The Week in Review: Looking At Stories That Moved Markets
Mixed earnings made for mixed markets most week. Investors seemed keen to turn their collars up against economic headwinds from both the U.S. and Europe and keep equities in focus, with a number of big names reporting.
|DJIA: +0.08% to 14,712.50||S&P 500: -0.18% to 1,582.24||NASDAQ: -0.33% to 3,279.26|
|Gold: -$8.40 to $1,453.60 per ounce||Oil: -0.95% to $92.75||U.S. 10-Year: -0.045 points to 1.664%|
Here’s how the markets traded this week:
U.S. GDP Advances Less Than Expected in the First Quarter: Preliminary data from the Bureau of Economic Analysis show that real gross domestic product increased at an annual rate of 2.5 percent in the first quarter of 2013. This compares to a 0.4 percent increase in the fourth-quarter, and falls short of expectations for 3.1 percent growth… (Read more.)
Is The U.S. Economy Finally Creating Jobs? Between the Labor Department’s Employment Situation Report — which showed that the U.S. economy created a disappointing 88,000 jobs in March — and the number of Americans applying for jobless benefits picking up pace throughout the month, a dark cloud has been hanging over the labor market. But — amid the current run of soft economic data — the Labor Department reported Thursday that last week initial claims for unemployment benefits fell to a five-year low, a possible indication that employers are experiencing higher demand and may increase hiring… (Read more.)
European Downturn Remains In Focus: The flash Markit Eurozone PMI reading for April remained flat at 46.5, indicating that the region’s economy is stuck in contraction. The services index edged up slightly to 46.6, still in contraction but also a two-month high. The manufacturing index dropped to 46.5, a four-month low. Markit Chief Economist Chris Williamson commented: “Although the PMI was unchanged in April, the survey is signalling a worrying weakness in the economy at the start of the second quarter, with signs that the downturn is more likely to intensify further in coming months rather than ease.”
On top of this, the flash reading for the German Composite Output Index fell to 48.8, a six-month low indicating contraction in the region’s largest economy.
Here’s your Cheat Sheet to this week’s top stock stories:
Amazon (NASDAQ:AMZN) fell more than 7 percent on Friday to close the week down with a net loss of about 1.5 percent. The company’s stock climbed through Thursday on a series of minor catalysts and positive earnings expectations, but collapsed after the results came in. Revenue increased 21.88 percent on the year to $16.07 billion, missing the average estimate of $16.16 billion. Adjusted earnings decreased 35.71 percent to $0.18 per share, beating estimates for $0.09… (Read more.)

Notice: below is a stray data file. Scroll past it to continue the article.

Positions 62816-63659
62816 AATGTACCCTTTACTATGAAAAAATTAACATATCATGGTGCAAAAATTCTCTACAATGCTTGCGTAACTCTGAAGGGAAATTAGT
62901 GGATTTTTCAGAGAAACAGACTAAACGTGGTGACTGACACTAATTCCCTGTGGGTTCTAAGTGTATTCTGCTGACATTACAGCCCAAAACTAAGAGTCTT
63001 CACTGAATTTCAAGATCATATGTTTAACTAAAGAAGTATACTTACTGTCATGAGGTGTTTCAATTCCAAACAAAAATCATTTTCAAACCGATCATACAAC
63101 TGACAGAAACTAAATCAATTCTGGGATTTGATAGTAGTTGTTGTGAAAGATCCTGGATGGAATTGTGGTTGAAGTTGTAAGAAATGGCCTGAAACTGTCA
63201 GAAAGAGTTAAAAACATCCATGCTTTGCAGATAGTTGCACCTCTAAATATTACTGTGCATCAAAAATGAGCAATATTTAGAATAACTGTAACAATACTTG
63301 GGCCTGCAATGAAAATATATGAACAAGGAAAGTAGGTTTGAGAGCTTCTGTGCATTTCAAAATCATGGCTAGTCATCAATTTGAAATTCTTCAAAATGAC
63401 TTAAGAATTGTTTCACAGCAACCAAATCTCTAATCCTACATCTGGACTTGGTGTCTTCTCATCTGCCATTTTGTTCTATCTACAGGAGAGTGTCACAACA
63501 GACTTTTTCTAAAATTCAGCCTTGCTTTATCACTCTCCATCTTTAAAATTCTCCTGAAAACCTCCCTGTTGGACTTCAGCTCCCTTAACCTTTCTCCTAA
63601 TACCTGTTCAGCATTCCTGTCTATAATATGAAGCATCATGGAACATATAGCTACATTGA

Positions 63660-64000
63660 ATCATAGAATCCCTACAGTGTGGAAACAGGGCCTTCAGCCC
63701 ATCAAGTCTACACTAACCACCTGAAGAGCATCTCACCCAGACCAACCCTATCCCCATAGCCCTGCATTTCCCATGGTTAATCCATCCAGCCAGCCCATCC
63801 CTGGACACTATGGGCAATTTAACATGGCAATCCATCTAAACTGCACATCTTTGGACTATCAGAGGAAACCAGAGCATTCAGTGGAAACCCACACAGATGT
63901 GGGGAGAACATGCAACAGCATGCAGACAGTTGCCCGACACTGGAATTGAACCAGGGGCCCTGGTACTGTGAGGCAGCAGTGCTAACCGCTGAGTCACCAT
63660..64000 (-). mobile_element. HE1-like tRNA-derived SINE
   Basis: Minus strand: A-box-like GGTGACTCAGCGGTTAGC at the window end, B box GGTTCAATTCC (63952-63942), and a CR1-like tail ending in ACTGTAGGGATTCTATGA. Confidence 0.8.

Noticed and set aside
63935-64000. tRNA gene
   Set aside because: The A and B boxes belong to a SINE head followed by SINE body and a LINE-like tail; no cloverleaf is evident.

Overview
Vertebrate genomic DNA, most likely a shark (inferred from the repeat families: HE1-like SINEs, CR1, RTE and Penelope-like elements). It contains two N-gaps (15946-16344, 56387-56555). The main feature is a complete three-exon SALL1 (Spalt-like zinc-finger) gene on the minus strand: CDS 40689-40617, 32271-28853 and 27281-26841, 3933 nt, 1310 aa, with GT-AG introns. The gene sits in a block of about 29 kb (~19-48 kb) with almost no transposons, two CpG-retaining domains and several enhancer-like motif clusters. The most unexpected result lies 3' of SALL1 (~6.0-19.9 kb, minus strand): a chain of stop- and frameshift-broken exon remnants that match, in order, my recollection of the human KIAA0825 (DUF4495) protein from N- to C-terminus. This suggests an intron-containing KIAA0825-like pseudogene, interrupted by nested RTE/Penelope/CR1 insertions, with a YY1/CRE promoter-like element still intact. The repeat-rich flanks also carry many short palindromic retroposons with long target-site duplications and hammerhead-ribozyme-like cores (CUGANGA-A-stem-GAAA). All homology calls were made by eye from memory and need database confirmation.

Samsung (SSNLF.PK) attracted some attention when Lee Don Joo, president of the strategic marketing office at Samsung Mobile, said that “pre-order demand [for the Galaxy S4] is much strong than expected, so it’s difficult to rapidly boost supply in the short term.” The company also reported that first-quarter net income climbed 42 percent on the year to 7.2 trillion won ($6.5 billion) thanks to strong smartphone sales. Net sales climbed 17 percent to 52.9 trillion won ($47.5 billion).
J.C. Penney (NYSE:JCP) closed the week up more than 9 percent after George Soros disclosed a 7.9 percent passive stake in the beleaguered retailer. Soros joins a number of other well-known hedge-funds with major stakes in the company, such as Bill Ackman’s Pershing Square, which owns about 17.8 percent of the stock… (Read more.)
Elan Corp. (NYSE:ELN) has unanimously rejected the $11.25 per-share acquisition offer submitted by Royalty Pharma. Chairman Robert Ingram commented that the offer “grossly undervalues Elan’s current business platform and our future prospects.” Shares closed the week down 1.4 percent.
Netflix (NASDAQ:NFLX) closed the week up nearly 28 percent after reporting strong earnings. Revenue climbed 17.73 percent to $1.02 billion, in line with expectations. Earnings climbed from a loss of $0.08 per share in the year-ago period to a gain of $0.31, way ahead of the average estimate of $0.18. The company signed up 2.03 million new U.S. streaming subscribers to end the quarter with 29.17 million domestic subscribers.
Apple (NASDAQ:AAPL) closed the week up just over 6 percent after reporting earnings. Revenue increased 11.27 percent on the year to $43.6 billion, beating the average estimate of $42.59 billion. Adjusted earnings decreased 17.97 percent to $10.09 per share, beating the average estimate of $10.07 per share. The company also announced a 15 percent dividend hike and a $50 billion addition to its $10 billion share buyback program. However, gross margin shrank 9.9 points to 37.5 percent
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